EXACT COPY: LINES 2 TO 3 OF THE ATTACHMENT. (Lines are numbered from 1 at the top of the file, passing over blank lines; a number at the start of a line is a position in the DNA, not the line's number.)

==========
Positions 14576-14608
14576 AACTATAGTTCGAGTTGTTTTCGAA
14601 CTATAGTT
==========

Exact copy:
14576 AACTATAGTTCGAGTTGTTTTCGAA
14601 CTATAGTT